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The sounds of… Gareth Coker

Every month, we discuss the unique process of making music for video games. This month, we dive into the musical universe of Gareth Coker, who’s behind the soundtracks of Ark: Survival Evolved, Ori and The Blind Forest and Ori and the Will of the Wisps, which will release in February 2020

What would you say are the typical challenges of writing for games as opposed to more linear narrative forms?

Games mix in linear and non-linear writing and it still has to sound like it’s part of a grand cohesive whole. In the opening ten minutes of Ori and the Blind Forest, we switch regularly from linear scenes to non-linear scenes where the player has control, yet it all has to feel seamless and transition as smoothly as possible. And that’s just in a ten minute prologue! This mix of linear/non-linear writing is designed to help the player really feel like the score is being tailored exactly to what they are doing. Sometimes in long segments of non-linear gameplay you don’t actually need to accentuate everything the player is doing because it can feel like a gimmick. But perhaps during a boss fight (which also might be non-linear) the way to dial up the intensity would be to follow everything the player is doing. It greatly depends on the situation in the game, and even more importantly, the context. When do you go big? When do you go interactive? When do you go macro? When do you go micro? These are all questions that have to be asked throughout the process. And then you have to play the game in different ways to make sure that these questions are answered in multiple different ways, as best as possible.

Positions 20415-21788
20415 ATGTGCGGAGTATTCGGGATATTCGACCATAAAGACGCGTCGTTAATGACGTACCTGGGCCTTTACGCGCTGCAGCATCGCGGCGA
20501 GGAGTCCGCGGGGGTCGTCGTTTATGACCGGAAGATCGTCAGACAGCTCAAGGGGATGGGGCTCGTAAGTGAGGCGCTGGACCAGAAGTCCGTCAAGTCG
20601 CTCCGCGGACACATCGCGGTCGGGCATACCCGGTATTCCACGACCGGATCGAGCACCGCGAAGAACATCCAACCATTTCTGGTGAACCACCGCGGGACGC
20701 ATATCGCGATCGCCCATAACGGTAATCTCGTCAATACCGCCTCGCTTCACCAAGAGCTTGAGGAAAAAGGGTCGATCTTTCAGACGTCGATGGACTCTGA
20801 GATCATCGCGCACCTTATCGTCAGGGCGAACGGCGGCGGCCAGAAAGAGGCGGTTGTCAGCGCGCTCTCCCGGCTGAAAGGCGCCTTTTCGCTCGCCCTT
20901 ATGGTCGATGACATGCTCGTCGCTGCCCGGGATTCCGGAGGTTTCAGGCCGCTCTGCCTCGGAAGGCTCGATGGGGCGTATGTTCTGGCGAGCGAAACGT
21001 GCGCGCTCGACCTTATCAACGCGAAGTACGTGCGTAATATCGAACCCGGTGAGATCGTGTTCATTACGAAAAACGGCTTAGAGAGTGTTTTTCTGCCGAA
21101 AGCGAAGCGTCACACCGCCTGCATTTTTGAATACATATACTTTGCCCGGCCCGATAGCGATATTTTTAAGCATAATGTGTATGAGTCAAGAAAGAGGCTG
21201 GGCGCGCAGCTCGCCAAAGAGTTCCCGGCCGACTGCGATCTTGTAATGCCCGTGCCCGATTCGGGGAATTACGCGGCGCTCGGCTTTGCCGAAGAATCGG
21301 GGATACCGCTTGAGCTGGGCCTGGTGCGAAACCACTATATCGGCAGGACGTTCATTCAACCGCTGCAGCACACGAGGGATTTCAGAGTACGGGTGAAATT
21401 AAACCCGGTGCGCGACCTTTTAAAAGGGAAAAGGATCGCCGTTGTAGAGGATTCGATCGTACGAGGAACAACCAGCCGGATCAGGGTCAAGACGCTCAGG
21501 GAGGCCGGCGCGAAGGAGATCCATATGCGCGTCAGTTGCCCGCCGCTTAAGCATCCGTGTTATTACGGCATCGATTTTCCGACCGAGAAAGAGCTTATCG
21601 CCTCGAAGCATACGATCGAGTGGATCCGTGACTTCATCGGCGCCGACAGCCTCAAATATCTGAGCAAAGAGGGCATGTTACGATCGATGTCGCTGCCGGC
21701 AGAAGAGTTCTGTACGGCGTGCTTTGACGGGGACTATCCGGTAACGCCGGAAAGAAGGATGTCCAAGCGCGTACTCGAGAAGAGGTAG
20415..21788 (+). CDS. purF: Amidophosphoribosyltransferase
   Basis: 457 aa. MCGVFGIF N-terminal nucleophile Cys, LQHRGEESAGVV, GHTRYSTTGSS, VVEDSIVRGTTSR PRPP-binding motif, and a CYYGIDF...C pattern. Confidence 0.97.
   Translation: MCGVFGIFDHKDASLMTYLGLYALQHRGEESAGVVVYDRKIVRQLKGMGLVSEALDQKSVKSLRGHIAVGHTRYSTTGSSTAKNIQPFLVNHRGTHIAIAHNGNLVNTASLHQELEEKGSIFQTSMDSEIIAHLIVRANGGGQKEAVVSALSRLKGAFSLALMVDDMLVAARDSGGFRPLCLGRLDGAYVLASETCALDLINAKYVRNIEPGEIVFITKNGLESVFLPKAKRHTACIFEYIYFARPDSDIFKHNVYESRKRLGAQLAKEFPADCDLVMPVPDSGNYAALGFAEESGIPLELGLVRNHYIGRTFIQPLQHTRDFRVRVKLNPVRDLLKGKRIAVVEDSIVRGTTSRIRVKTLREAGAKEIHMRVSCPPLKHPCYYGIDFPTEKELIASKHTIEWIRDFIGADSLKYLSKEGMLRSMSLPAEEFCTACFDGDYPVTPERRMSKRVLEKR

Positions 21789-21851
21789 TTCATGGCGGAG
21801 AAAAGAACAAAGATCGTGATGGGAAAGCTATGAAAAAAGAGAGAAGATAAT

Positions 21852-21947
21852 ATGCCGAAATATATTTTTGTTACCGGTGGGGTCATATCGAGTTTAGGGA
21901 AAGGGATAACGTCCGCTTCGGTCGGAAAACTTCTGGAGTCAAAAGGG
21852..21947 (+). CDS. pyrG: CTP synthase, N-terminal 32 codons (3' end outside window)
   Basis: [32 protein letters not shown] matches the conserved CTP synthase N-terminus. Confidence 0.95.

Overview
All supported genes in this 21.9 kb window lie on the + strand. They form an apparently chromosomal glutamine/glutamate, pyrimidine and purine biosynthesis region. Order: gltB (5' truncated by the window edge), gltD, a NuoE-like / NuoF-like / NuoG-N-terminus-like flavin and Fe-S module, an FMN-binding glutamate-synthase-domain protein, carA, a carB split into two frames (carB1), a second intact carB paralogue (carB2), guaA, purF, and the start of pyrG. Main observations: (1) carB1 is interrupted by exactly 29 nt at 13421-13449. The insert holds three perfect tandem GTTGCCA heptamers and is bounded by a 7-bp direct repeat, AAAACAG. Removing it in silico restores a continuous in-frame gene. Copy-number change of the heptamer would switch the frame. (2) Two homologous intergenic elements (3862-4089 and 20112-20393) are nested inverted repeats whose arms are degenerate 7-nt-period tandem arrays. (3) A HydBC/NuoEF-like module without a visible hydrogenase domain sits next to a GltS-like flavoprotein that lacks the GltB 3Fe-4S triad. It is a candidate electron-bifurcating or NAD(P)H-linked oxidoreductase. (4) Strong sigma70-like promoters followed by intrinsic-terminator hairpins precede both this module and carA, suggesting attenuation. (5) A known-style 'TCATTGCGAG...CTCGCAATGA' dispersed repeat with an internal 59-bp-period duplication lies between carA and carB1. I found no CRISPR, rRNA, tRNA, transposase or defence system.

With TV, films, documentaries, you have a fixed length of time, and a fixed outcome. The questions posed are far less numerous. The challenge here is to absolutely maximise what you have been given from the editor.

Does your approach differ between writing for a multiplayer title vs a single player narrative-driven game? (or big triple-A title vs indie)

This is a great question, possibly one of my favourites ever asked to me! The expectations of what music should do and how it should serve the game in a multiplayer title are very tricky. In the case of an MMO, you’re catering to hundreds, thousands, possibly millions of people all with different tastes and you’re dealing with unscripted action. Many will play with the music off. Many will want music to help them get immersed in the game and enhance the feel of (for example) being in combat. Many will listen to their own music! I feel like my job with a multiplayer title is to worry less about the ‘moment to moment’ and make sure that the major events are really captured in a way that provides a memory for the player. You can’t predict every great moment in a multiplayer game but with the help of the designers, you can make an intelligent guess at what will need to be enhanced with music, and that for sure is your starting point.